Merrill Lynch Turns to Temasek for Another Stock Purchase, Unloads $31 billion in CDOs

By Jason Simpkins
Associate Editor

Merrill Lynch & Co. Inc. (MER), the third-largest U.S. securities firm, has announced a plan to shore up its credit ratings and raise capital by offloading $31 billion in collateralized debt obligations (CDOs), issuing an $8.5 billion stock offering, and courting yet another cash infusion from Temasek Holdings Pte., Singapore's sovereign wealth fund.

Temasek Holdings, which became Merrill's largest shareholder in December, will purchase $3.4 billion of the new stock. However, Merrill Lynch will pay Temasek the sum of $2.5 billion to offset losses on the fund's earlier investment.

Temasek plunked down $6.2 billion for an initial 9.4% stake in Merrill in December and then followed up with another $6.6 billion investment in January. Of course, Merrill Lynch stock has dropped by about 30% this year-to-date, and 60% since early December 2007.

"Temasek confirms its commitment of $3.4 billion in the public offering by Merrill Lynch, a portion of which is subject to regulatory approval," spokeswoman Myrna Thomas said in a statement. "The commitment includes a sum of $2.5 billion arising from a re-set payment."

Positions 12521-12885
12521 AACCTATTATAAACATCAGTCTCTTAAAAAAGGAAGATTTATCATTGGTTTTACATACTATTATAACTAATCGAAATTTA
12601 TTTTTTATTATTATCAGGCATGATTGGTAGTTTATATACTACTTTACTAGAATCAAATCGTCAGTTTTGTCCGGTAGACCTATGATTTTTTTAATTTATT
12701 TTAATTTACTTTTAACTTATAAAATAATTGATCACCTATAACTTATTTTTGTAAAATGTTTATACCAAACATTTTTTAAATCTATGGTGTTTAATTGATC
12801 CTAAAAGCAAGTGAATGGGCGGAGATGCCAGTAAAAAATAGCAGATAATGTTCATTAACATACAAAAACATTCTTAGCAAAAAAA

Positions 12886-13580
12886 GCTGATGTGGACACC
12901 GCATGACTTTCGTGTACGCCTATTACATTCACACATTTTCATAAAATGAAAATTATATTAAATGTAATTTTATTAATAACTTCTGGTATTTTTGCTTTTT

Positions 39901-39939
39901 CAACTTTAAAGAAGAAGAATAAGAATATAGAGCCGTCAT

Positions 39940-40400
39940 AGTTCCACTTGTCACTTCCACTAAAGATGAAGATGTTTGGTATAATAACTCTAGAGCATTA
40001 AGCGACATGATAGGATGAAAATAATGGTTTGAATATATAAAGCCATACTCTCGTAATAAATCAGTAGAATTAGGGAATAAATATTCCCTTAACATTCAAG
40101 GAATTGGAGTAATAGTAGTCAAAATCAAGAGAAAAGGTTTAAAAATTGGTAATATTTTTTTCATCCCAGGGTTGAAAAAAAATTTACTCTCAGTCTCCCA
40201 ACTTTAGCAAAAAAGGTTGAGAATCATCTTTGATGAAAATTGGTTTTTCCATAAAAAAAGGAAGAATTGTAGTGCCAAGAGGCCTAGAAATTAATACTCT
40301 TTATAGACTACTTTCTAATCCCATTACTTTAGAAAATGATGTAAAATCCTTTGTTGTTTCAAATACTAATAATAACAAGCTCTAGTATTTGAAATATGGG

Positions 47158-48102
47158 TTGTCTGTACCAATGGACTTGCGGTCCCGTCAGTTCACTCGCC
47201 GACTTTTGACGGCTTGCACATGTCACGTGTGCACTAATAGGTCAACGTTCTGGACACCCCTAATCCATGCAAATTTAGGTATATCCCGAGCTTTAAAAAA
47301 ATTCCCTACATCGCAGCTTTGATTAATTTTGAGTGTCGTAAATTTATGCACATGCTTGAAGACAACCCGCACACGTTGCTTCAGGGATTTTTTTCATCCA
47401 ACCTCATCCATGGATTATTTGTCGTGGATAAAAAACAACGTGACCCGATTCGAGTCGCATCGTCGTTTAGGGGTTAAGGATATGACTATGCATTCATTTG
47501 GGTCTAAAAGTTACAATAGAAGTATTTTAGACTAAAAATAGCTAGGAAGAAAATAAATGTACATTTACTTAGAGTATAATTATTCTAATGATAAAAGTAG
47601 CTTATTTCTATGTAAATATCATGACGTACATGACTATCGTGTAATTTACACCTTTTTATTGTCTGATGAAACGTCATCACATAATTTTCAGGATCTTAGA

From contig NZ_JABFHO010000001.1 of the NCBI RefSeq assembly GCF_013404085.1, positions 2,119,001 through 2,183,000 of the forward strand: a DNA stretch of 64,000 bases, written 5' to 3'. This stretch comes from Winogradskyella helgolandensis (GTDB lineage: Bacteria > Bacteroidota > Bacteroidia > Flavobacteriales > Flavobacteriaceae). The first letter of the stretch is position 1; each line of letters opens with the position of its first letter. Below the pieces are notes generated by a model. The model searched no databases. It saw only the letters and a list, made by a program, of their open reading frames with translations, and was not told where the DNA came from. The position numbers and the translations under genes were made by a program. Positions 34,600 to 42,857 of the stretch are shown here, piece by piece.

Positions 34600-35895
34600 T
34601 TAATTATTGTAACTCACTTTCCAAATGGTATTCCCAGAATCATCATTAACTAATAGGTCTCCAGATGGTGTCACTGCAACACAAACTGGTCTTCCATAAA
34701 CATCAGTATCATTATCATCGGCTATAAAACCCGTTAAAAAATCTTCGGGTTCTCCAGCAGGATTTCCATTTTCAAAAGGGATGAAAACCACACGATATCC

The purchase is subject to approval by U.S. regulators because Temasek now owns more than 10% of the New York broker.

Merrill Lynch has also sold off $30.6 billion of collateralized debt obligations to Lonestar Funds for $6.7 billion dollars, roughly 22 cents on the dollar. CDOs are essentially the bundles of mortgages (many of them subprime) that were securitized by investment banks, and then sold to other investors. The CDOs collapsed with the bursting of the housing bubble.  CDOs have accounted for about $27 billion of the total $41 billion, or 65%, of the writedowns Merrill has taken in the past year.

Merrill will provide financing for about 75% of the purchase price, the company said in a statement. The sale will result in a pretax write-down of $4.4 billion.

"The sale of the substantial majority of our CDO positions represents a significant milestone in our risk-reduction effort," said Chief Executive Officer John Thain.

However, Merrill Lynch shareholders are dismayed by Thain's actions and more to the point, his words. Thain, who took over for former CEO Stan O'Neil late last year, has for eight months insisted that Merrill Lynch was well capitalized.

"We're very confident that we have the capital base now that we need to go forward in 2008," Thain said in January.

"We have more capital than we need, so we can say to the market that we don't need more injections. We can confirm that we have tackled the problem," Thain told Spain's El Pais newspaper in March.

Thain was even positive on the company's July 17 conference call, saying: "Right now we believe that we are in a very comfortable spot in terms of our capital."

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